Ranking the Impact of Every Recent TNA Release
This has been one brutal summer for TNA.
Impact is now on the road, and what was once thought to be the next step in the company’s growth could possibly bring about its demise.
The television ratings have remained stagnant, which isn’t going to offset the extraordinary rise in production costs. Because of this, 18 people have lost their jobs since early June. This is a staggering amount.
So far, new talent hasn't been brought in, which means nearly everyone let go is a tangible loss. Among the 18 are men and women who could have helped out the company if they were put in the right position. Some of the cuts, though, will perhaps help out TNA in the long run.
This is a list of all the released talent from this summer ranked in order of who is the biggest loss to the company.
No. 18: Bruce Prichard
The quality of TNA did not improve during Prichard's run in the company. Many would argue that things only got worse.
Prichard was let go from WWE after years of employment. He quickly rose through the ranks in TNA after being hired as a producer in 2010.
He became the senior vice president of programming and talent relations. His responsibilities also had him oversee the creative aspect of TNA.
He failed miserably at every role.
His eye for talent is questionable, and the company didn't create any stars during his time. To his credit, though, Prichard did manage to give himself an on-air role as a Gut Check judge.
His character, though (or was it really him?), was just arrogant and complteley unnecessary. TNA should be just fine without him.
No. 17: D’Lo Brown
The role of a backstage agent in a wrestling company is hard to judge when fans get so little information about what they do.
It's hard to praise or criticize TNA for cutting D'Lo Brown for his backstage work, but for his on-screen work, he was completely expendable.
Brown was revealed to be the vice president of Aces and Eights, in an angle that was meant to shock but was largely greeted with apathy. He just doesn't carry the same gravitas that someone like a Hulk Hogan does.
His most recent run in TNA only saw him in the ring once against Kurt Angle in an "I Quit" match. That's probably for the best, as he clearly didn't look to be in top wrestling shape.
No. 16: Todd Keneley
Todd Keneley wasn't a bad announcer, but he wasn't very good, either.
He was just kind of there.
He didn't last too long in TNA and was put in the unfortunate position of becoming the lead play-by-play announcer by sitting in between Tazz and Mike Tenay, both of whom have had their jobs for years.
While those two have become increasingly stale over the years, Kenely wasn't the answer to TNA's announcing problems.
No. 15: Alex Silva
The lesson to be learned from Alex Silva is don’t win TNA Gut Check. Actually, don’t try to compete in it at all.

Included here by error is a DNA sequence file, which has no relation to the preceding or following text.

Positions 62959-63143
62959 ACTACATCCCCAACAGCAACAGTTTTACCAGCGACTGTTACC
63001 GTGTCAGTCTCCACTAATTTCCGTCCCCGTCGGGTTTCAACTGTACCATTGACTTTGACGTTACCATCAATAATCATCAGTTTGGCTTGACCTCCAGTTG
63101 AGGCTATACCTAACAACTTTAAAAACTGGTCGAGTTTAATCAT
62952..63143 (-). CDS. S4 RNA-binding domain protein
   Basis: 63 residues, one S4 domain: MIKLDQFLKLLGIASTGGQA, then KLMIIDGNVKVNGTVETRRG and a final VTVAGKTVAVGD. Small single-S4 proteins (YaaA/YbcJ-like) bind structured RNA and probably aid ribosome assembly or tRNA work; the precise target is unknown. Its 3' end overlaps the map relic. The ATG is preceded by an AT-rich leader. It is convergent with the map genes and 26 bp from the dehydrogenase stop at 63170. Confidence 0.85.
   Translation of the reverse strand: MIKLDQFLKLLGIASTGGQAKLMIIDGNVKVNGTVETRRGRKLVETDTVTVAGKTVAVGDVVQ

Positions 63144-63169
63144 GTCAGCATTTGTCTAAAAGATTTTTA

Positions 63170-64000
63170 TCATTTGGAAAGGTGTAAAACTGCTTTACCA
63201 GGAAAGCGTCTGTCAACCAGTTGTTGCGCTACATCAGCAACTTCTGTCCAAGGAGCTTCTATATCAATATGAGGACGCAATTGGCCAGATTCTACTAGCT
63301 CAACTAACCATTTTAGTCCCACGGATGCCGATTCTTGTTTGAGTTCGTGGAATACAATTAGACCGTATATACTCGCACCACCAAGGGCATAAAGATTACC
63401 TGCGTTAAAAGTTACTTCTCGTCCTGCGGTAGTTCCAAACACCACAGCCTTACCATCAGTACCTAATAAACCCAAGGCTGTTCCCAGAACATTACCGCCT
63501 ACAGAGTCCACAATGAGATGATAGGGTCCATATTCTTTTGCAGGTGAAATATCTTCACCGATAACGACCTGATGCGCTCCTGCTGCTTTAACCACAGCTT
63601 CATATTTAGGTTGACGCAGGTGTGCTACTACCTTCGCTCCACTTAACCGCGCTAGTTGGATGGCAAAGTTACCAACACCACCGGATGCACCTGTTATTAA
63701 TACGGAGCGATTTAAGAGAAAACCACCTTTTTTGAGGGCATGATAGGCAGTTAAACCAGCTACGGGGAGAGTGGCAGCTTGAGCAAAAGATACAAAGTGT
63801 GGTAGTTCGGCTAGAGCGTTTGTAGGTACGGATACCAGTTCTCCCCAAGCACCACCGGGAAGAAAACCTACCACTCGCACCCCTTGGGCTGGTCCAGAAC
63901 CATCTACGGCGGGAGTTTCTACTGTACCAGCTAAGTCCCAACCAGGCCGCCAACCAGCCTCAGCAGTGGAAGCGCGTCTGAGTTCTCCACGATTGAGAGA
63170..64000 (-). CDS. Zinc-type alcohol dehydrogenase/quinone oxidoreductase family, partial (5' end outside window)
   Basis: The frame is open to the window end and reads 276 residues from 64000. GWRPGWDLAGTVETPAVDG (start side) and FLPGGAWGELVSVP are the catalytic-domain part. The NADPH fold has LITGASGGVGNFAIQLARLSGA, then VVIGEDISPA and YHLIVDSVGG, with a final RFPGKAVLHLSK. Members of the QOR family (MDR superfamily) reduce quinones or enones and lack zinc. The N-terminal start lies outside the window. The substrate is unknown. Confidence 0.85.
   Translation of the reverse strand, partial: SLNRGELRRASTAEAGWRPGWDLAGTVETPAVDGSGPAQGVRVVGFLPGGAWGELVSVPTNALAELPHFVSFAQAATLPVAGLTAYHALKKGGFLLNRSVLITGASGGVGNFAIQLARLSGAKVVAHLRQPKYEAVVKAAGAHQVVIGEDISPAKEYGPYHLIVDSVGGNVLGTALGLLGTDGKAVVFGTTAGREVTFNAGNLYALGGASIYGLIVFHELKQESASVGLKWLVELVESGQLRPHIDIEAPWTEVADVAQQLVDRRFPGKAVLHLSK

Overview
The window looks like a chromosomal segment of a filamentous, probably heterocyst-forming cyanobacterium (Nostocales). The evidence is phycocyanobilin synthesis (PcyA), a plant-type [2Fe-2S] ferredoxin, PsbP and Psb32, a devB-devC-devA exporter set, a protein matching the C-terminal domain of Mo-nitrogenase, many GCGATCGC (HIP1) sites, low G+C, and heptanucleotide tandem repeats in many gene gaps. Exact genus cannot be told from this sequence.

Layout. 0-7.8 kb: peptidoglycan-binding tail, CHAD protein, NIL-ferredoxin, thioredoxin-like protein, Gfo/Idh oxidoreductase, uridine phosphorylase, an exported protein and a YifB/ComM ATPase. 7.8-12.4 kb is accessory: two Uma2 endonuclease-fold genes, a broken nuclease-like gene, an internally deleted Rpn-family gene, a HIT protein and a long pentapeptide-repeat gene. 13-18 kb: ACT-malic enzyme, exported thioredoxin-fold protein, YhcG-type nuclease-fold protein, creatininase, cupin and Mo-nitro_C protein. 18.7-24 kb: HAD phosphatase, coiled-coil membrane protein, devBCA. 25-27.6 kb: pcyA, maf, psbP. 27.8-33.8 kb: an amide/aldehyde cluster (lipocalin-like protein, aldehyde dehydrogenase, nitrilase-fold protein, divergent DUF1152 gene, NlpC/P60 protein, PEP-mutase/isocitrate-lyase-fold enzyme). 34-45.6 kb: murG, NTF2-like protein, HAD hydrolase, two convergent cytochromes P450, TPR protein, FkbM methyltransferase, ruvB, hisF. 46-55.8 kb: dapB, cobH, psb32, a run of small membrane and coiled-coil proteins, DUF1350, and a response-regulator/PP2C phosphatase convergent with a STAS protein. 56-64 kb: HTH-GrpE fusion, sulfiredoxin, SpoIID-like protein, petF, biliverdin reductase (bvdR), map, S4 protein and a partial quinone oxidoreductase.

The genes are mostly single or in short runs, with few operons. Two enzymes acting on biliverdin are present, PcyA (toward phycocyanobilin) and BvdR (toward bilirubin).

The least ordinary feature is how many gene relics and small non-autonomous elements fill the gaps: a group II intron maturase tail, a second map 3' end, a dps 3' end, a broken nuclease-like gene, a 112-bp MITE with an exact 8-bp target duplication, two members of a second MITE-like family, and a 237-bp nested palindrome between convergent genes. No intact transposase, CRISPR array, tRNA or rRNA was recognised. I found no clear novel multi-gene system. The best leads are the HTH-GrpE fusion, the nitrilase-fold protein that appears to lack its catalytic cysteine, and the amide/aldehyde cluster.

Stay far away.
Silva was the first man to take part in the reality-based competition and was voted in by a 2-1 count. However, he wasn't even supposed to win, but due to judge Ric Flair going off script, he was let in.
But after winning a contract, he disappeared. Never seeing him again made it harder to care about subsequent Gut Checks, when there was no telling when the winners would show up.
Silva only appeared up on a couple of One Night Only pay-per-views before being let go. While he’s only 22, he didn’t yet show the talent necessary for a main roster spot. He may have years ahead of him in wrestling, but now wasn’t his time.
No. 14: SoCal Val
You may not have realized it, but SoCal Val had been with TNA since 2005.
She spent time as a ring girl, a backstage interviewer and occasionally took part in storylines. Who could forget her engagement to Jay Lethal, and then when she turned her back on him to join his former best friend Sonjay Dutt?
Actually, TNA must have because the storyline was quickly dropped.
It's doubtful that many fans tuned in just to watch SoCal Val, but it's still a shame that a longtime employee was let go so unceremoniously.
No. 13: Brooke Hogan
Some would argue that Brooke Hogan was the most disposable of the TNA releases.
While it may be hard to dispute that, the company shouldn't have gotten rid of her...yet. After investing so much time into her storyline with Bully Ray, there never really was a payoff.
The two broke up, teased getting back together and then nothing.
Besides that, though, getting rid of Brooke was probably not a bad call at all. While she was a better actor than one would have hoped, her unwillingness to wrestle took away most of the value she brought to the company.
No. 12: Devon
Devon just isn't that interesting on his own.
Whether it was as his reverend character on SmackDown or with his sons at ringside, he just needs Bully Ray to complete his act.